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Thumb_7584_Lentil Salad With Garlic Vinaigrette

Thumb_7584_Lentil Salad With Garlic Vinaigrette

Mustard and lentils are a classically good combination (especially alongside pork). Here, the mustard and vinegar together are a great foil to the soft, creamy and earthy lentils. For a nuttier vinaigrette, replace the olive oil with walnut oil, which mixes wonderfully with Champagne vinegar.

Thumb_8266_Pesto Pizza With Tomatoes, White Beans And Goat Cheese

Thumb_8266_Pesto Pizza With Tomatoes, White Beans And Goat Cheese

Doesn't this recipe sound good? It is. If you'd like some ideas about what to eat with it, click on the "goes with..." tab to the left. For the lowdown on ingredients, techniques and tools, click on "related tips."

Thumb_9910_Orange-Currant Scones

Thumb_9910_Orange-Currant Scones

We love the airy texture of these scones, which are soft and almost muffin-y. For all you dense scone purists, this is not the recipe for you. Sometimes we use buttermilk instead of milk, but the addition of sour cream with regular milk gives the scones that zip that buttermilk would otherwise provide.

Thumb_10752_Spelt And Spring Vegetable Salad

Thumb_10752_Spelt And Spring Vegetable Salad

Spelt is an ancient form of wheat that was favored by the Romans. In her The Provence Cookbook, Patricia Wells praises its rich, nutty flavor. This salad is adapted from her Spelt Salad With Peppers, Shallots And Parsley; we added more vegetables to capture spring, along with a splash of olive oil and lemon juice.

Thumb_11014_First-Timer's Ribs

Thumb_11014_First-Timer's Ribs

These are the ribs that prove you can do it in about 2 hours, start to finish -- and without the dreaded parboiling. Barbecue master Steve Raichlen likes a little chew to the meat, and this "smoke roasting" method, over indirect medium heat instead of the classic low-and-slow approach, is a simple way to get delectable ribs in a reasonable time. Read more about this recipe at the Washington Post.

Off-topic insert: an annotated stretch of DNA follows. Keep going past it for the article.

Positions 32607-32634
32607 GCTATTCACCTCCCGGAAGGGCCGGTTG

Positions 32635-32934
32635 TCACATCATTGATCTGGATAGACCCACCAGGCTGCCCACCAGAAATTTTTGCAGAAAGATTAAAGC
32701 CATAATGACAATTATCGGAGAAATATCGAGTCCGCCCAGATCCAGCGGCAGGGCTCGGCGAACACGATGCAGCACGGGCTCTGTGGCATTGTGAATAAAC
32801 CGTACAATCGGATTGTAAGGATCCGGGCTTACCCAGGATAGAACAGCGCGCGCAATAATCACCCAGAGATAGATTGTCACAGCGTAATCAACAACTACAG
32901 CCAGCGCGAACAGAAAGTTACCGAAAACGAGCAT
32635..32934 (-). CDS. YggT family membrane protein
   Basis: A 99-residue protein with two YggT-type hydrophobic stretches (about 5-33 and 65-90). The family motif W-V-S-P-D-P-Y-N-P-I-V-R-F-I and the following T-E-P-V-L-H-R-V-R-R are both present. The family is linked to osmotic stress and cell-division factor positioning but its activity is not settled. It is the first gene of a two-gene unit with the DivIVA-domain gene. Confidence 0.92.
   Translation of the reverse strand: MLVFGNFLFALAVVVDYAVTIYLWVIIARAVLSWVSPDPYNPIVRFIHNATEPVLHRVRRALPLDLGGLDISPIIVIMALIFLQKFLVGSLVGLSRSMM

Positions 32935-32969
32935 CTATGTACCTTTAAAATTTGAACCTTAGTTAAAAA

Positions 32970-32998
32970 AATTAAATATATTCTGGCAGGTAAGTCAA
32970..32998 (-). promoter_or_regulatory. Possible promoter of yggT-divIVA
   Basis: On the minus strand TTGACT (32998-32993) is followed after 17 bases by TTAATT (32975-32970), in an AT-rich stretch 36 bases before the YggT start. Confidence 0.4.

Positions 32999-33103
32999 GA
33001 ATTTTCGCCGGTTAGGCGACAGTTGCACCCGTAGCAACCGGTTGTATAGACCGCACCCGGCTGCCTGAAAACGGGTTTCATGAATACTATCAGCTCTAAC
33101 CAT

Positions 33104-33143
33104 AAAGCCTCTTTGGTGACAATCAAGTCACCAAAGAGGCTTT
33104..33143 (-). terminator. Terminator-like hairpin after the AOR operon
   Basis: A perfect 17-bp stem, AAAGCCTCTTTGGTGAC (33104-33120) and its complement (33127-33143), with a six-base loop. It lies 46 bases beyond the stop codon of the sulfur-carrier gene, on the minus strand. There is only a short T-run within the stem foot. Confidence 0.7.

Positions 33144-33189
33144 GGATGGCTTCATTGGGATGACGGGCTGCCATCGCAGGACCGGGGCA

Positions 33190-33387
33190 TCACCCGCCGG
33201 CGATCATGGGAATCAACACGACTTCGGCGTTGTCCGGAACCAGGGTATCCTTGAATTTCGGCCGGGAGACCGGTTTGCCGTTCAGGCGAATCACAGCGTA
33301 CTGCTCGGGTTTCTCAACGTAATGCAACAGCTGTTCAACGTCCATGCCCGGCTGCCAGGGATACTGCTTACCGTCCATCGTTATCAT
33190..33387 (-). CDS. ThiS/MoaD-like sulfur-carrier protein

Thumb_11393_Celeriac Remoulade

Thumb_11393_Celeriac Remoulade

The prevailing flavor of celeriac is celery, but a milder, nuttier flavor than the crispy stalks provide. Some people taste notes of anise. It’s in the same family as carrots, coriander, cumin, fennel, parsley and lovage. Read more about this recipe at VeganYumYum.

Thumb_16447_Spicy Seafood Pie

Thumb_16447_Spicy Seafood Pie

This homey seafood pie would be a great way to use up leftover curried sweet potatoes.  This recipe is part of Andrew Schloss's Sunday Dinners.

Thumb_18072_Chard And Ricotta Ravioli With White Wine Butter

Thumb_18072_Chard And Ricotta Ravioli With White Wine Butter

In this dish, homemade ravioli stuffed with verdant Swiss chard and silky ricotta is tossed in a white wine butter sauce. If you don't feel like making fresh pasta, try making the ravioli with store-bought wonton wrappers.

Thumb_16858_Braised Salsify And Jerusalem Artichokes

Thumb_16858_Braised Salsify And Jerusalem Artichokes

Salsify is a hard-to-find vegetable with a faint oyster taste. If you can't find it, double the amount of Jerusalem artichokes (also called sunchokes). Read more about this recipe at the Washington Post.

Thumb_21548_Basic Brandy Cobbler

Thumb_21548_Basic Brandy Cobbler

Feel free to substitute spirits, liqueurs and garnishes of your choosing. This is one drink where you literally call the shots. This recipe comes from Rob Chirico's Hair of the Dog. For more of Rob's great cocktails, buy his Field Guide to Cocktails.

Thumb_21812_Ann Amernick's Mocha Custard

Thumb_21812_Ann Amernick's Mocha Custard

All the yolks in this custard make it more akin to a creme brulee base than the softer pastry cream traditionally used to fill napoleons. It must be sufficiently chilled before it can be cut into squares. If you don't want to bother with puff pastry (even the store-bought frozen variety), the custard squares would also be perfect with shortbread or other crisp cookies.

Thumb_22017_Cranberry Quince Sorbet

Thumb_22017_Cranberry Quince Sorbet

Quinces are like apples’ upscale cousins – tarter, rosier, more gussied up and elegant. When picking a quince, choose the yellowest-skinned fruit you can find. The green fuzzy ones aren’t quite ripe yet – not that you could tell by tasting, since even a ripe quince is too tart to eat raw. This is a sorbet, a real vegan treat, but when you put it in your mouth, it’s hard to believe that it contains no dairy. The creaminess is astounding.


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